Zimbabwe's Inflation


The fiasco underway in Robert Mugabe’s Zimbabwe is merely the latest in a long history of collapsing fiat currencies. As the currency loses value the authorities respond by issuing more of it, thereby ensuring that it will lose even more value necessitating the printing of even more money and so on.

The extent of the currency collapse in Zimbabwe is almost beyond belief, and certainly beyond the understanding of the average citizen. At one time the Zimbabwean dollar was more or less on a par with the U.S. dollar. Not any more. As of this writing one U.S. dollar costs 50 billion Zimbabwe dollars (and this after knocking three zeros off the numbers in 2006). Earlier this month in Zimbabwe a newspaper cost $200,000. Today it costs $25 billion. A beer costs $150 billion. By the time you read this it might cost $500 billion.

The chaos spreads through everything. ATMs and computers cannot handle all the additional zeros. Suitcases full of paper are needed to buy things – what few things are available. The inflation is so rapid that wages cannot keep pace. A worker might find that his bus fare today is more than his weekly wage. Life becomes intolerable for almost everyone. Only Mugabe and his cronies continue to live semi-normal lives. For the rest, the only thing that has helped everyday life to retain a semblance of functionality is the foreign currency sent to help their families by the four million or so people who have fled the country.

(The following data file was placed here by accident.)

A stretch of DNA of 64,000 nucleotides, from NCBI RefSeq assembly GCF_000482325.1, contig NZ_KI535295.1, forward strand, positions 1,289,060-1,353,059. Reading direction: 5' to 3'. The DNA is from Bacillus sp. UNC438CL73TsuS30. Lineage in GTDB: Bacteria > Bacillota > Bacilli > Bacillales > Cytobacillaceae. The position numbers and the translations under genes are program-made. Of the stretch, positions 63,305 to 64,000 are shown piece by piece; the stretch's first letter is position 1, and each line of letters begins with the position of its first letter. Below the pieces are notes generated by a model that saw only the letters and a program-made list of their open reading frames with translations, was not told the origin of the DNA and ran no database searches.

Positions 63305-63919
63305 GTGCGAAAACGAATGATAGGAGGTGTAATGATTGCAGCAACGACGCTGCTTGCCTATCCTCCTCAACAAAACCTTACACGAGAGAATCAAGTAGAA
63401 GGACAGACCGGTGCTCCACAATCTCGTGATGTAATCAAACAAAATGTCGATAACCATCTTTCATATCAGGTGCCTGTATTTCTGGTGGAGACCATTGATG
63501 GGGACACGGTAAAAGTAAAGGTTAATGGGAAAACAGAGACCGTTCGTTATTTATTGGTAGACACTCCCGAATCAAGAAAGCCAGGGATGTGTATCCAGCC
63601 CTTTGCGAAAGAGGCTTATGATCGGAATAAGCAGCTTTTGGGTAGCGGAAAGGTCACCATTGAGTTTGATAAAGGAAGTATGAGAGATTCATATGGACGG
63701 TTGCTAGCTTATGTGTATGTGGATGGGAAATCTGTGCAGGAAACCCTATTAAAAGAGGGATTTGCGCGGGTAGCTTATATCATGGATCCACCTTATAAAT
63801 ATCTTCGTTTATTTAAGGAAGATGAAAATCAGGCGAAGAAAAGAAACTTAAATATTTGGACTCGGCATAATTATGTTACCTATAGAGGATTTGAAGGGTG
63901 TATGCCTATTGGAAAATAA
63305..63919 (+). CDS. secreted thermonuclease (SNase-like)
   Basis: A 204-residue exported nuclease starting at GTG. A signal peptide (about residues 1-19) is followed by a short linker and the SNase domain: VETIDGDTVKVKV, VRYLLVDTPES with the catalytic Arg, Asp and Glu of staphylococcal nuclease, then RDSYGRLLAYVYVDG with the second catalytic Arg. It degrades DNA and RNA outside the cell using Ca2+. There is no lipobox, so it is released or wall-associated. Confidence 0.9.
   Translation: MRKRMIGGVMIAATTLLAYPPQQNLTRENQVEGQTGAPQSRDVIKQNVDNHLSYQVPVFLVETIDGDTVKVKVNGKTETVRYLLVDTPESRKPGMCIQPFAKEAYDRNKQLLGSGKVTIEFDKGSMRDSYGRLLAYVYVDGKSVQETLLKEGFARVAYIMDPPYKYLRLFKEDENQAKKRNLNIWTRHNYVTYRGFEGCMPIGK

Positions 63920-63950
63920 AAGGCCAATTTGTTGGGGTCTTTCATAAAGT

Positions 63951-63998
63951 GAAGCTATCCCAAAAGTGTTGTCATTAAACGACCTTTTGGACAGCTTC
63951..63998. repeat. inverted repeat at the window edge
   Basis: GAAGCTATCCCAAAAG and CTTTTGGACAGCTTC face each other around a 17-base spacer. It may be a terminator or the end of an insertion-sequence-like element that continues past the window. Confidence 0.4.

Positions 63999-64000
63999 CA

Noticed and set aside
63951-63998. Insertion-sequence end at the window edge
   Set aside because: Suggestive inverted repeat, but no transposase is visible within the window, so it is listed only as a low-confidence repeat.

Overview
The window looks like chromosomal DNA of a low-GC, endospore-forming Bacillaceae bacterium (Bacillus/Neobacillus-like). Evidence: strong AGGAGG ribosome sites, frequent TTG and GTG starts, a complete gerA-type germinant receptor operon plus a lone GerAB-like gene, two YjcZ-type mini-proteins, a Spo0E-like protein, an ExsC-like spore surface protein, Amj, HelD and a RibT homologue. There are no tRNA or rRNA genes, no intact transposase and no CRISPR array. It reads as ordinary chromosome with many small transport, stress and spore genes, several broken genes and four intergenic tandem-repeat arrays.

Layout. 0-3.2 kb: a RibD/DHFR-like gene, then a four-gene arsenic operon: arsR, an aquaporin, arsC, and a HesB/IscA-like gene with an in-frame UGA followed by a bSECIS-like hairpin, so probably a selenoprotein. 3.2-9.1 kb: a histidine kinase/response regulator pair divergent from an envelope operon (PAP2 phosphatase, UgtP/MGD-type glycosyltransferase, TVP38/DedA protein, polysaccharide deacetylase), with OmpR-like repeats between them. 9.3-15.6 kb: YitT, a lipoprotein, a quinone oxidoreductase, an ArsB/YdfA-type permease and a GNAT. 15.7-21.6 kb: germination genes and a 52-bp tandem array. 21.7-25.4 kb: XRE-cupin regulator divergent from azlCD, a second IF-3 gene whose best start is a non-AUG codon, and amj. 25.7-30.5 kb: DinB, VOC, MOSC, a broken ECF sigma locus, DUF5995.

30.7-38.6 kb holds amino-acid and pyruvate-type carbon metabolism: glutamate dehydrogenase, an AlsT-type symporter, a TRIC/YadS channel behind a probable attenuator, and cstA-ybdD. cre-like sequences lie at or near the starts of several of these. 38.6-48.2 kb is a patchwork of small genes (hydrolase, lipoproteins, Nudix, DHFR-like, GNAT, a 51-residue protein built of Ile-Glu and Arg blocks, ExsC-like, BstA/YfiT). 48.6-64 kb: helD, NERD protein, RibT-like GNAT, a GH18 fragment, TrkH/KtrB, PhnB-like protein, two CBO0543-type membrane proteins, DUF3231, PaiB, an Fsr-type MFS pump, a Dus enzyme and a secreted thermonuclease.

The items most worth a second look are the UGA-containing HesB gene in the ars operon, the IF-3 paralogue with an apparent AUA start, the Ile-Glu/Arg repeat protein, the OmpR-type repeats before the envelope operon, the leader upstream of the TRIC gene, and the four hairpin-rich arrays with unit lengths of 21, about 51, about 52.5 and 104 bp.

Why does the state persist in continuing with such an obviously losing game? There are a number of possible explanations and the answer is some combination of these.

  1. Those in control are shielded from the effects.
  2. Protests are stamped out by a well-paid police and military.
  3. The government dare not admit that it’s not in control of the situation and hopes that things will eventually “turn around."

While the above are undoubtedly true, the underlying cause of all inflationary situations throughout history is economic ignorance.

A Los Angeles Times article quotes an anonymous staff member in the Zimbabwe plant that prints the multi-billion dollar bank notes: “People are aware that printing money is also one of the causes of inflation.” Right there you have the problem. The fact is that printing excess money is not “one of the causes." It is inflation, as any dictionary will display to anyone who consults it. Rising prices are then the result.

Zimbabwe is not the first and it won’t be the last country to take leave of its senses. As America’s Founding Fathers well knew, the only thing that will prevent debasement of a currency is to base it on gold and/or silver which are incapable of being produced at a politician’s whim. However politicians and bankers love to substitute paper promises for these metals so that they and not the citizens will control the currency.

Every paper currency ends the same way. When we look at Zimbabwe we see a fast-forward version of what is happening to our dollar which has lost about 95% of its value since 1900. Will we, too, see runaway inflation? Unless we return to a gold standard, or men become saints, the answer is almost certainly “yes."

July 17, 2008